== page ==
Dairy producers in the mid-Atlantic region of the country—southeast Pennsylvania, Maryland and the Shenandoah Valley of Virginia—are holding on as well as any in these less than prosperous times, says Bob Frazee, CEO and President of Mid-Atlantic Farm Credit
On the plus side, feed costs have declined. “Farmers are amazing, and it’s one of the reasons I like working with them. They are resilient and are able to streamline costs in their operations in times like these,” he says.
But, like in other regions, one more shock to the dairy economy, be it higher costs or lower milk prices, could be a death knell for a percentage of his dairy borrowers, he told Dairy Today in an exclusive interview this afternoon.
Frazee estimates about 13% of his dairy loan portfolio of $230 million is classified as substandard or problem loans; about half that number is at greatest risk. “One more significant hit will make it very difficult for borrows to meet loan performance requirements,” he says. “They won’t have the borrowing capacity to borrow more.”
Even so, all of his dairy borrowers were able to obtain financing to put in crops this spring. “We classify loans in three categories: necessities, needs and wants. Getting a crop in is an absolute necessity for the business to continue, and if we can’t provide credit for that, it’s a pretty clear sign we don’t think the business is able to perform long term,” he says.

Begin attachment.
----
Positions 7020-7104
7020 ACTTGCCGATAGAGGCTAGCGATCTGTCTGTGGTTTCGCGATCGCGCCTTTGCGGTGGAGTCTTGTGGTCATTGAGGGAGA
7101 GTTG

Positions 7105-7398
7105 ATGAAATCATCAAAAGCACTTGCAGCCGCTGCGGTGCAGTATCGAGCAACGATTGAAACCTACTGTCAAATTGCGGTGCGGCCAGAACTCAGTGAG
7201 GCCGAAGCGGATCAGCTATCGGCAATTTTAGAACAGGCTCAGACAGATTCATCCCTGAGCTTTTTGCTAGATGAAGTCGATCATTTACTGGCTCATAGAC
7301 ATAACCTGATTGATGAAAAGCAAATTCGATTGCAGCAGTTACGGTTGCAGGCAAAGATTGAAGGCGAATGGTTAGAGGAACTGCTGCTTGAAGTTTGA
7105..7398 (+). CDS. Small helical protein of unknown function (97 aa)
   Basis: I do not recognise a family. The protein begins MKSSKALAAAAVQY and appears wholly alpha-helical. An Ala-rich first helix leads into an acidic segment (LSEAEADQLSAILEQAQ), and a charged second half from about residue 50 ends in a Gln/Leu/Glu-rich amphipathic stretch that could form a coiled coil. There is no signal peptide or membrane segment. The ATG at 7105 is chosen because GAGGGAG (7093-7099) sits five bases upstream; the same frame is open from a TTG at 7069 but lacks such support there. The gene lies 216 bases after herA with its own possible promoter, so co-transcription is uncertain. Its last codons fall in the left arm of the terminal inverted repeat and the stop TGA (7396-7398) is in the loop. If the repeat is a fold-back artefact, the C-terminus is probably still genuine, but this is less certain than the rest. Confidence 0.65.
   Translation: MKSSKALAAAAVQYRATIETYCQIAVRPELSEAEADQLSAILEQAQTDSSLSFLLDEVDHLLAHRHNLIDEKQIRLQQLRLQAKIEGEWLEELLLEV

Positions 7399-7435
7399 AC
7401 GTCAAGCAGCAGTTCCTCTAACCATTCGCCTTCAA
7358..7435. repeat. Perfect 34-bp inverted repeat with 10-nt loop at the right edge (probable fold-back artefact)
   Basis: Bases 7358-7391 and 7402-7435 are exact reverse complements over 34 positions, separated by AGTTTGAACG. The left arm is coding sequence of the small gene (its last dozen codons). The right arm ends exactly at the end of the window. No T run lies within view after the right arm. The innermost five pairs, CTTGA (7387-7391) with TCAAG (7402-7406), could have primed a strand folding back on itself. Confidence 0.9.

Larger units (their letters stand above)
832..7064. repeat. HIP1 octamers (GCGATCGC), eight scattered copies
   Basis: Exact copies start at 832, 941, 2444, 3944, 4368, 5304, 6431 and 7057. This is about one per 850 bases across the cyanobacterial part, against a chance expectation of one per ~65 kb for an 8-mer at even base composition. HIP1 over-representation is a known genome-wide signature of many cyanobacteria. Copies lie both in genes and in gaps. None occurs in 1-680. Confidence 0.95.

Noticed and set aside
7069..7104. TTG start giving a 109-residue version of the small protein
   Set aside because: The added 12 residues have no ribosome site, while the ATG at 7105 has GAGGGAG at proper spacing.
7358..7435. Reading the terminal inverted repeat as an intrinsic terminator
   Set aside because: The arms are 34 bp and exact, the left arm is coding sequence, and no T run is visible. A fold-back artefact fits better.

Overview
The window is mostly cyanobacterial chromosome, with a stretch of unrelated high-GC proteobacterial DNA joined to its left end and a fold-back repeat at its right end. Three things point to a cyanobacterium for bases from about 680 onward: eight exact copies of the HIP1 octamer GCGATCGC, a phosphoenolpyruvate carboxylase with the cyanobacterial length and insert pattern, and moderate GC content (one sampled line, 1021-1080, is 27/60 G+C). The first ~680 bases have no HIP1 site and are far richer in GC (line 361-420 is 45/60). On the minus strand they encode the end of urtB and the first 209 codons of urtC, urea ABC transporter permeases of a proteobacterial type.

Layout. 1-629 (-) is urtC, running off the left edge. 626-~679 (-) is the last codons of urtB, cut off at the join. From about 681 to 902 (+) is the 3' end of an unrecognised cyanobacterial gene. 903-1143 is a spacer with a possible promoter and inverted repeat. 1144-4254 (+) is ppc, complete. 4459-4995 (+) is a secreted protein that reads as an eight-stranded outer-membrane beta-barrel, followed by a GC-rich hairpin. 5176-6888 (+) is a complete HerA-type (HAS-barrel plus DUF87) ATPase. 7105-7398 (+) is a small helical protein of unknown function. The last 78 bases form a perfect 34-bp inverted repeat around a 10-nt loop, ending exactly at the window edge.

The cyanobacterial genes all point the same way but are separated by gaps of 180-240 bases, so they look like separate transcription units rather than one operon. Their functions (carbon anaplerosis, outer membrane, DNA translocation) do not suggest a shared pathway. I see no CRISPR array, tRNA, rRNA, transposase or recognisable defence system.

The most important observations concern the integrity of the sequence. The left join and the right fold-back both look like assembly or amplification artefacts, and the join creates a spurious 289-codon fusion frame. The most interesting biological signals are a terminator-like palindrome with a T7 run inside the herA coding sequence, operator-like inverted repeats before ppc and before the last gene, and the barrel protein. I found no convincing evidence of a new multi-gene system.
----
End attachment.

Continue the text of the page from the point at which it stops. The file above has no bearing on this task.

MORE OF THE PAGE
One thing that has helped borrowers this year is low interest. So even though producers have had to borrow money just to meet cash flow needs, the lower interest rates mean loan repayments aren’t as big as they might be. The worry is that interest rates could climb before those loans are repaid, jacking up payment rates and squeezing cash flow even more. Locking in lower interest rates now is prudent, says Frazee.
For the credit worthy, capital is still available. “The biggest driver is repayment capacity. Most aren’t able to meet debt service coverage on new loans. But if they have the management and adequate solvency, our institution has lending capacity to meet those needs,” he says.
Longer term, dairy producers in the region will have to continue to find creative ways to winnow costs and improve revenues. Much of the mid-Atlantic is in the Chesapeake Bay drainage area, which has its own unique set of environmental challenges. Plus the sheer number of people living in the area means the region is becoming increasingly urbanized. That makes dairy farming increasingly challenging and more costly. Expansion in many cases is impossible.
Finding niche markets, such as on-farm processing, might be an option for some. Mid-Atlantic Farm Credit has financed, either completely or in partnership with government programs, some of these niche marketing efforts. “We have proximity to market, which makes on-farm processing and direct sales possible,” he says.